James Maxwell

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James Clerk Maxwell (1831-1879) was an Scottish-born physicist who advanced the theory of electricity and magnetism, and also the kinetic theory of gases.

In his youth, Maxwell enjoyed geometry, and wrote a paper on ellipses at the age of 14. While he was not the top student in his class in mathematics, he continued his geometric approach and applied it with great success to physics. Maxwell is considered one of the greatest physicists ever.

From the way in which changes in a magnetic field produce electric fields, and the way in which changes in electric fields produced magnetic fields, Maxwell deduced a set of equations that describe them, Maxwell's Equations, in 1861. The equations predicted the possibility of electromagnetic waves. Other scientists looked for and detected these waves, which led both to the development of radio communication and to the discovery that light is a kind of electromagnetic wave.

He also invented Maxwell's demon as a demonstration of the impossibility of perpetual motion.


Maxwell wrote:

No theory of evolution can be formed to account for the similarity of molecules, for evolution necessarily implies continuous change, and the molecule is incapable of growth or decay, of generation or destruction. None of the processes of Nature, since the time when Nature began, have produced the slightest difference in the properties of any molecule. We are therefore unable to ascribe either the existence of the molecules or the identity of their properties to any of the causes which we call natural. [1]
Natural causes, as we know, are at work, which tend to modify, if they do not at length destroy, all the arrangements and dimensions of the earth and the whole solar system. But though in the course of ages catastrophes have occurred and may yet occur in the heavens, though ancient systems may be dissolved and new systems evolved out of their ruins, the molecules out of which these systems are built—the foundation-stones of the material universe—remain unbroken and unworn. They continue this day as they were created—perfect in number and measure and weight; and from the ineffaceable characters impressed on them we may learn that those aspirations after accuracy in measurement, and justice in action, which we reckon among our noblest attributes as men, are ours because they are [361] essential constituents of the image of Him who in the beginning created, not only the heaven and the earth, but the materials of which heaven and earth consist. [ibid]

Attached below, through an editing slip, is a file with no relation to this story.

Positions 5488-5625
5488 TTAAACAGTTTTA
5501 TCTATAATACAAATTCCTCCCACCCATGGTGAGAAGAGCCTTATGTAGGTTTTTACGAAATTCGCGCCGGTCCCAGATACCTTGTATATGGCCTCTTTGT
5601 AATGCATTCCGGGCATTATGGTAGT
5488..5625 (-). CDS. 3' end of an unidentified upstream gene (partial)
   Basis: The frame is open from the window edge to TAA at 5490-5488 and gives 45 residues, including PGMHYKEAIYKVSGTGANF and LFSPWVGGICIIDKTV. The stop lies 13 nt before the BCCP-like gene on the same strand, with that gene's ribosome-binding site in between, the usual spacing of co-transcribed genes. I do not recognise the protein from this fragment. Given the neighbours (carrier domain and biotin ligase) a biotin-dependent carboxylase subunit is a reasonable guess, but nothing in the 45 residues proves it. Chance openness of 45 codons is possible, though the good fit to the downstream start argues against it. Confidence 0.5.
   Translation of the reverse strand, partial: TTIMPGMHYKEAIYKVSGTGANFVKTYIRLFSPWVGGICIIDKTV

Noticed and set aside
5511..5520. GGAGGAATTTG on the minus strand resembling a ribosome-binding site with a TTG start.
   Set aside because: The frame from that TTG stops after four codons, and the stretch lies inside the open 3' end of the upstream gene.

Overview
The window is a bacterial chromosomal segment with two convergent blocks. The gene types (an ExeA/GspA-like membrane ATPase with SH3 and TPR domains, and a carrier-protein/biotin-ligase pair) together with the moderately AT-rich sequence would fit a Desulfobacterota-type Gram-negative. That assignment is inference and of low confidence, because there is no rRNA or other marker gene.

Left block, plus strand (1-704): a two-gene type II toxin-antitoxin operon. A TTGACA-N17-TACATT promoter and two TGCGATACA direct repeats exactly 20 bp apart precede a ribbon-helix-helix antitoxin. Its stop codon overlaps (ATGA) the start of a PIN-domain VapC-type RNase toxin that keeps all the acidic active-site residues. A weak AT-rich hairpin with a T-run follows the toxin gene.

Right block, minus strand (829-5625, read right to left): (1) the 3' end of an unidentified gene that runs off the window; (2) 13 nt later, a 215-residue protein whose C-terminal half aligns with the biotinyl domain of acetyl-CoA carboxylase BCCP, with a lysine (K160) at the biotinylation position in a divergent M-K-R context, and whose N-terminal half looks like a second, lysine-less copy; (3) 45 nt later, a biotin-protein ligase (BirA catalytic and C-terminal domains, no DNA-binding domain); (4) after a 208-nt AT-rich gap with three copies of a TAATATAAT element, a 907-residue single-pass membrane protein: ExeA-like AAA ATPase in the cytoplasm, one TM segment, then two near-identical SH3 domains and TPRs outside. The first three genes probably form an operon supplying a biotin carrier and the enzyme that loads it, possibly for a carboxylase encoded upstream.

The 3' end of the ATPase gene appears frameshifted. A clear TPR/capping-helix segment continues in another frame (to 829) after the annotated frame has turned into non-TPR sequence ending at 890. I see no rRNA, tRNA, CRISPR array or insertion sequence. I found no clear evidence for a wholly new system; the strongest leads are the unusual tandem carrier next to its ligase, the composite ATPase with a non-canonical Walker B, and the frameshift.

He also wrote:

The true logic of this world is in the calculus of probabilities. [2]


The only laws of matter are those that our minds must fabricate and the only laws of mind are fabricated for it by matter.[3]

These quotations may be offered up in support of the idea that Maxwell was opposed to the theory of evolution, which was first made available to the world at the time. It should be noted, though, that biology was neither Maxwell's area of expertise, nor was evolution developed as a full scientific field at the time these comments were made.


Lewis Campbell and William Garnett, The Life of James Clerk Maxwell, London, Macmillan, 1882


  1. http://www.sonnetusa.com/bio/maxbio.pdf
  2. http://www.gluegrant.org/cam.htm
  3. http://thinkexist.com/quotation/the_only_laws_of_matter_are_those_that_our_minds/323604.html